Sen. John Ensign (R-Nev.) issued a statement to the local media attempting to explain himself after facing criticism for his silence surrounding a sex scandal that has been plaguing him for weeks.
Ensign came forward June 16 to admit to the nine-month affair with Cindy Hampton, who worked as a bookkeeper for the senator’s campaign and political action committees while her husband, Doug, was a top staffer in Ensign’s Senate office. The Hamptons were also longtime close friends of the Ensign family.
Ensign said that potential investigations by the Federal Election Commission and Senate Ethics Committee make public comment on his extramarital affair inadvisable.
“I know there are questions regarding my affair with Cindy Hampton that people want to know the answers to,” the statement says. “It was reported, however, that CREW was planning to file complaints with the Senate Ethics Committee and the Federal Election Commission, so I have been advised not to publicly comment further at this time.”
CREW, short for Citizens for Responsibility and Ethics in Washington, a nonpartisan government watchdog group, has called for ethics, election commission, and federal criminal investigations of Ensign’s actions in relation to the affair with Hampton last year.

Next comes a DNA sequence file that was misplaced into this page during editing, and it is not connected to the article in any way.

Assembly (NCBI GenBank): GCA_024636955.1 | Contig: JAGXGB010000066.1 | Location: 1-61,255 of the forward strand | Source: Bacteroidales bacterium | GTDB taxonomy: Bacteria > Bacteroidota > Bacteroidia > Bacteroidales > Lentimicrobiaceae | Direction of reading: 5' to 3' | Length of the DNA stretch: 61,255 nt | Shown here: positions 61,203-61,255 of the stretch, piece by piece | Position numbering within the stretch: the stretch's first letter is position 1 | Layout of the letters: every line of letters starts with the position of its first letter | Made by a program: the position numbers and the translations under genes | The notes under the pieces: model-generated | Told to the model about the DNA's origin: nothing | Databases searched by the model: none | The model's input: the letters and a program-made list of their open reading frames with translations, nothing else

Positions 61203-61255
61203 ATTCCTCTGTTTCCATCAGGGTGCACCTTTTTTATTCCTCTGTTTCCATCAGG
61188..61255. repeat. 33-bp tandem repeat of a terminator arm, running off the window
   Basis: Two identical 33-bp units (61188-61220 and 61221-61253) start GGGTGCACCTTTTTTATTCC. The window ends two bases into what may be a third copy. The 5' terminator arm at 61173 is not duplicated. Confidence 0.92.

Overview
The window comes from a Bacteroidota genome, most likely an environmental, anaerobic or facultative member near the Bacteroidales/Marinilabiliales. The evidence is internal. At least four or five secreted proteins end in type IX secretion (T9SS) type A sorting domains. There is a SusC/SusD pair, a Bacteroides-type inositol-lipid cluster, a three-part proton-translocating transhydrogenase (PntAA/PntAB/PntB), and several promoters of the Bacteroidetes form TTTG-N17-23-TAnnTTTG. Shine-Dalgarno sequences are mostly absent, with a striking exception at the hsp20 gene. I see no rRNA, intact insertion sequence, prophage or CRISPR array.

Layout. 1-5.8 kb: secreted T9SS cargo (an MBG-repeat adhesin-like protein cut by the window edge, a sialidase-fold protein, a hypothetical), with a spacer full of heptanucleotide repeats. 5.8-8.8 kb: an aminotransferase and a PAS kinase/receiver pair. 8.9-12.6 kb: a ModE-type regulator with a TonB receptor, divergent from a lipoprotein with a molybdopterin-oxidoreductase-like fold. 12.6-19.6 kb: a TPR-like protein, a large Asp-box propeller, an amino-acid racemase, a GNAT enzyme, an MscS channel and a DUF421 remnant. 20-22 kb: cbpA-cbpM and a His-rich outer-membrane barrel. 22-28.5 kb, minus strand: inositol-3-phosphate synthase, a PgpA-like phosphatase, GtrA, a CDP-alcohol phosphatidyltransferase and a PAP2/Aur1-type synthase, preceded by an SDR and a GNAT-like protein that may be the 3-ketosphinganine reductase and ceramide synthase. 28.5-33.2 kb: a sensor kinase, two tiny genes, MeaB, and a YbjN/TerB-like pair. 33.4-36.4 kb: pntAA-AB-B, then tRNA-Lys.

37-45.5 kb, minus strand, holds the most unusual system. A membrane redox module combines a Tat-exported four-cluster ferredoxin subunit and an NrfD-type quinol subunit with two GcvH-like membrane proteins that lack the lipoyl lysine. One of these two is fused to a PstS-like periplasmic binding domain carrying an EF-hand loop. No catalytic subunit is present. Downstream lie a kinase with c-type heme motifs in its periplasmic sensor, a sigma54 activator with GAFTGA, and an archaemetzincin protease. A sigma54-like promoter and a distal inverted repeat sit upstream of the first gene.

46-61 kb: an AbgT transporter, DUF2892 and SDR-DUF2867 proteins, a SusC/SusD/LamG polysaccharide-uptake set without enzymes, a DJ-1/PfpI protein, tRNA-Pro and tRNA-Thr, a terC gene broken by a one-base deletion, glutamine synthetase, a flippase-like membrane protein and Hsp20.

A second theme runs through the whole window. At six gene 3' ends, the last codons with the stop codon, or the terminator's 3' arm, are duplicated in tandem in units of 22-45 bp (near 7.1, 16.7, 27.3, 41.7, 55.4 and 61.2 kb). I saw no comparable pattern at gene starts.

“If any inquiries are undertaken, then I am confident they will be resolved in my favor and those questions will be answered,” Ensign said.
The Hampton both stopped working for Ensign by May 2008, and Doug Hampton has alleged that they were dismissed because of the affair. Ensign has said the affair continued until August 2008.
According to Ensign’s lawyer, the senator’s parents gave the Hampton family $96,000 in April 2008 after they learned about the affair. Because Doug Hampton called the payment an employment severance, CREW said the payments should be investigated.